CC BY-NC-ND 4.0 · Endosc Int Open 2017; 05(12): E1259-E1267
DOI: 10.1055/s-0043-120828
Original article
Eigentümer und Copyright ©Georg Thieme Verlag KG 2017

Patient comfort scores do not affect endoscopist behavior during colonoscopy, while trainee involvement has negative effects on patient comfort

Brian P.H. Chan
Queen's University, Department of Medicine, Kingston Ontario, Canada
Amanda Hussey
Queen's University, Department of Medicine, Kingston Ontario, Canada
Natalie Rubinger
Queen's University, Department of Medicine, Kingston Ontario, Canada
Lawrence C. Hookey
Queen’s University, Gastrointestinal Diseases Research Unit, GI Division Hotel Dieu Hospital, Kingston Ontario, Canada
› Author Affiliations
Further Information

Publication History

submitted 07 August 2016

accepted after revision 02 May 2017

Publication Date:
06 December 2017 (online)


Introduction Patient comfort is an important part of endoscopy and reflects procedure quality and endoscopist technique. Using the validated, Nurse Assisted Patient Comfort Score (NAPCOMS), this study aimed to determine whether the introduction of NAPCOMS would affect sedation use by endoscopists.

Patients and methods The study was conducted over 3 phases. Phase One and Two consisted of 8 weeks of endoscopist blinded and aware data collection, respectively. Data in Phase Three was collected over a 5-month period and scores fed back to individual endoscopists on a monthly basis.

Results NAPCOMS consists of 3 domains – pain, sedation, and global tolerability. Comparison of Phase One and Two, showed no significant differences in sedative use or NAPCOMS. Phase Three data showed a decline in fentanyl use between individual months (P = 0.035), but no change in overall NAPCOMS. Procedures involving trainees were found to use more midazolam (P = 0.01) and fentanyl (P = 0.01), have worse NAPCOMS scores, and resulted in longer procedure duration (P < 0.001). Data comparing gastroenterologists and general surgeons showed increased fentanyl use (P = 0.037), decreased midazolam use (P = 0.001), and more position changes (P = 0.002) among gastroenterologists.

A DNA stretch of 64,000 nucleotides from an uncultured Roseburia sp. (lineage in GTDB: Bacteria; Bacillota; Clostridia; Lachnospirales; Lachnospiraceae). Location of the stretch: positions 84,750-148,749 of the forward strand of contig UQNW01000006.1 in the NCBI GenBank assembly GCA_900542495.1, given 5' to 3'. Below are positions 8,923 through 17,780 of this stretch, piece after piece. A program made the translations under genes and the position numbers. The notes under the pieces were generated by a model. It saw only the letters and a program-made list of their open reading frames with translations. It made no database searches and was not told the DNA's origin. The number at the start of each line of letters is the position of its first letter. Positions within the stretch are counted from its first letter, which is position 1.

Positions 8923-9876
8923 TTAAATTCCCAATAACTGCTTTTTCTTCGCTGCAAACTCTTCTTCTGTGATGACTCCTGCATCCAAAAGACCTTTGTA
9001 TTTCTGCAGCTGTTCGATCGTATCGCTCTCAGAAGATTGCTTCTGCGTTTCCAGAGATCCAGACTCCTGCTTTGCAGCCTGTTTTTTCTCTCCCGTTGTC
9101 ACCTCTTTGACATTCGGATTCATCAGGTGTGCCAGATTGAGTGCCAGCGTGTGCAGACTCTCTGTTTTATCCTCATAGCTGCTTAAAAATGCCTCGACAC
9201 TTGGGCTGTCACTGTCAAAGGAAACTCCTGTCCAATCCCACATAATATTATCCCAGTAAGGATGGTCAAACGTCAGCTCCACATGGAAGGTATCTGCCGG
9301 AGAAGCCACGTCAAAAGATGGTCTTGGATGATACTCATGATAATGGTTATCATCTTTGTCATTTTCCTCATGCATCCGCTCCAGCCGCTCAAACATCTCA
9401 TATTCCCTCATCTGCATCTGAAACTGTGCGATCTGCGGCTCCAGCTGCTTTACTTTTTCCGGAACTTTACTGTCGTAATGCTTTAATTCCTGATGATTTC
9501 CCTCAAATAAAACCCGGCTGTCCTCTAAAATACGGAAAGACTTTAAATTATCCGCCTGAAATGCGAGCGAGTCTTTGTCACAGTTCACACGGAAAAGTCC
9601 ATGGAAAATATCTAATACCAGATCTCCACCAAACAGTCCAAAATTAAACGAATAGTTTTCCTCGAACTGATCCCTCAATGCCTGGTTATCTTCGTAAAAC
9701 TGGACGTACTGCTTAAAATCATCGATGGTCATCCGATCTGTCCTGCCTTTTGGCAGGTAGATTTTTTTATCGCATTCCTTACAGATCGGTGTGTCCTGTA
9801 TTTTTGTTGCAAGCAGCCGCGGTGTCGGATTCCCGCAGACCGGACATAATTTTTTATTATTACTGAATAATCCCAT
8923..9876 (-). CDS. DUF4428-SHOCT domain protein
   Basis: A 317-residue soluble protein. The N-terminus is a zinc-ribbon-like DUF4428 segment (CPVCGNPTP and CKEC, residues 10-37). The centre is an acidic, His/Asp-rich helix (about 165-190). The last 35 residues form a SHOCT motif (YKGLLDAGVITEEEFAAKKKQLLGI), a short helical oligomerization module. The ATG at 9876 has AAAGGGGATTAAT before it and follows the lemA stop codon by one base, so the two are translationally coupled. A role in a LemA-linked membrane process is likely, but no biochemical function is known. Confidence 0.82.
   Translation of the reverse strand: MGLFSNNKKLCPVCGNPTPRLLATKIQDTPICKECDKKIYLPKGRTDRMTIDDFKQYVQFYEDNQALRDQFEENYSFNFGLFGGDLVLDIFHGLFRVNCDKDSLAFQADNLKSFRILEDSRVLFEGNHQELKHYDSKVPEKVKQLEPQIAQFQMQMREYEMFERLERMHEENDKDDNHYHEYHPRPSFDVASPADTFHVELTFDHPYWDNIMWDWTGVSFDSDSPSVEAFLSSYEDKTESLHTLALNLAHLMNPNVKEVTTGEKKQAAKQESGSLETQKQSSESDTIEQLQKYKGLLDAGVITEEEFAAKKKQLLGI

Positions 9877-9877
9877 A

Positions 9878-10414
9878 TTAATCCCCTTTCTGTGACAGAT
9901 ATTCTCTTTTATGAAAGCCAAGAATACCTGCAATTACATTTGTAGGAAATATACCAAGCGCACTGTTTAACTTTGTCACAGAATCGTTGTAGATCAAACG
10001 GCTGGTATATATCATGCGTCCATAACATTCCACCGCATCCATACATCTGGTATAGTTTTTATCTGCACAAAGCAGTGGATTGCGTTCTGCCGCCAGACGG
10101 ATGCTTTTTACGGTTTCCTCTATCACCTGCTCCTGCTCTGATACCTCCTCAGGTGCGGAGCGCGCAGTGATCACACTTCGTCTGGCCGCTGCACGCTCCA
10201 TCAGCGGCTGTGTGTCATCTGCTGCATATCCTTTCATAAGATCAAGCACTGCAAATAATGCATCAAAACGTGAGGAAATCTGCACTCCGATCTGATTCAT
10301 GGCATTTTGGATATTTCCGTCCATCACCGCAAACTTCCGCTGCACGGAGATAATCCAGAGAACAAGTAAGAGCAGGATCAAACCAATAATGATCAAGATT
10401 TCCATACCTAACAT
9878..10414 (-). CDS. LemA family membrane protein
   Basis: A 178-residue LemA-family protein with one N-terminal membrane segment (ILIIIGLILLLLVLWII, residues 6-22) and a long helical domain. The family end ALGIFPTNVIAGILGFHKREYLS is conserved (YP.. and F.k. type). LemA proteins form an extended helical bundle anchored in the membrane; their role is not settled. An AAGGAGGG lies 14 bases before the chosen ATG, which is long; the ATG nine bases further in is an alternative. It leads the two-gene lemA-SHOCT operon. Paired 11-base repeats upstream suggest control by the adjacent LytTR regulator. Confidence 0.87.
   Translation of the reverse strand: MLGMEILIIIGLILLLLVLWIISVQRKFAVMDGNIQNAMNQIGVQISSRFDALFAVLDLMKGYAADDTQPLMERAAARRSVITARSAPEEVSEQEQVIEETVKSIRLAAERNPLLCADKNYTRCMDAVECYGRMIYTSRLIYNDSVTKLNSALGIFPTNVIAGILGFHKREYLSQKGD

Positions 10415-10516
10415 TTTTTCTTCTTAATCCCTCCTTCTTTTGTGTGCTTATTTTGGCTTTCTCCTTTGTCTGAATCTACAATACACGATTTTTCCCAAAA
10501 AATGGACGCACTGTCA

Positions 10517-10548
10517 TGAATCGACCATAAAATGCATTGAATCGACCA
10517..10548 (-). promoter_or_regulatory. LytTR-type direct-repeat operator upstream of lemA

Conclusions The introduction of a patient comfort scoring system resulted in a decrease in fentanyl use, although with minimal clinical significance. Additional studies are required to determine the role of patient comfort scores in quality control in endoscopy. Procedures completed with trainees used more sedation, were longer, and had worse NAPCOMS scores, the implications of which, for teaching hospitals and training programs, will need to be further considered.